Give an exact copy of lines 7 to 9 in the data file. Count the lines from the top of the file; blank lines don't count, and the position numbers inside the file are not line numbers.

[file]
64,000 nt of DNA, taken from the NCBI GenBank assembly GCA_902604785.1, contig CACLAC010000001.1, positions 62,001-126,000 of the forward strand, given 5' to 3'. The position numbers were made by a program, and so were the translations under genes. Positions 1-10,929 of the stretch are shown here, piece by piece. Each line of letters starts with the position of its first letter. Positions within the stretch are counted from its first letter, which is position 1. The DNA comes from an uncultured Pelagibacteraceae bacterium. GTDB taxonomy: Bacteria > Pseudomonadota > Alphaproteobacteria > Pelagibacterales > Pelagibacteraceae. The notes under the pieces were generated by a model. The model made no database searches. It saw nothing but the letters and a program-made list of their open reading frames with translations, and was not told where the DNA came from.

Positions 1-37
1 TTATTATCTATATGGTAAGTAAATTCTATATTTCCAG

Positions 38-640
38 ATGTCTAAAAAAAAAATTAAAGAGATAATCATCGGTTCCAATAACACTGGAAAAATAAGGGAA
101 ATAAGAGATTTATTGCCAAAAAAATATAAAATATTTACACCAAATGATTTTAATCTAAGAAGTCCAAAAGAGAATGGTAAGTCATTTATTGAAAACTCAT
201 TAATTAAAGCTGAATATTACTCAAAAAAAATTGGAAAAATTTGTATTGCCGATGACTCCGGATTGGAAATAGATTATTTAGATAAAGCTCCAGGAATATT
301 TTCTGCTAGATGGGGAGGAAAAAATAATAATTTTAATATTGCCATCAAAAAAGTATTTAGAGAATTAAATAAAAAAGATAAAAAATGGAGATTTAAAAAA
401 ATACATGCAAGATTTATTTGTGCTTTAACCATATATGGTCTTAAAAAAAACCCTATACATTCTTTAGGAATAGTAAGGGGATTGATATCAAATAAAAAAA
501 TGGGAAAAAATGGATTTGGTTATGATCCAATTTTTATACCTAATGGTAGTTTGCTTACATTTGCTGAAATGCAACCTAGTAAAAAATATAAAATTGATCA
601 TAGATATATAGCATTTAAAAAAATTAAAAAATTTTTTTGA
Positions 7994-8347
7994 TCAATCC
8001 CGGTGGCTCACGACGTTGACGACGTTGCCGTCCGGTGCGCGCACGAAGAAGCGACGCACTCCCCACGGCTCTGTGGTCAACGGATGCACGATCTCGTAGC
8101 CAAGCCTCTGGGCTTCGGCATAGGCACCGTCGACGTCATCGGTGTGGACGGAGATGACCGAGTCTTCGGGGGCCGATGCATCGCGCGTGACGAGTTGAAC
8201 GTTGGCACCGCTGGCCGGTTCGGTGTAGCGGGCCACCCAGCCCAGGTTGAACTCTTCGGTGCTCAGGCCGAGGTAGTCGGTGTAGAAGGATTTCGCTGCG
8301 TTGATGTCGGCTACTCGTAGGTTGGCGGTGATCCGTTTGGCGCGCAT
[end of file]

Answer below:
201 TAATTAAAGCTGAATATTACTCAAAAAAAATTGGAAAAATTTGTATTGCCGATGACTCCGGATTGGAAATAGATTATTTAGATAAAGCTCCAGGAATATT
301 TTCTGCTAGATGGGGAGGAAAAAATAATAATTTTAATATTGCCATCAAAAAAGTATTTAGAGAATTAAATAAAAAAGATAAAAAATGGAGATTTAAAAAA
401 ATACATGCAAGATTTATTTGTGCTTTAACCATATATGGTCTTAAAAAAAACCCTATACATTCTTTAGGAATAGTAAGGGGATTGATATCAAATAAAAAAA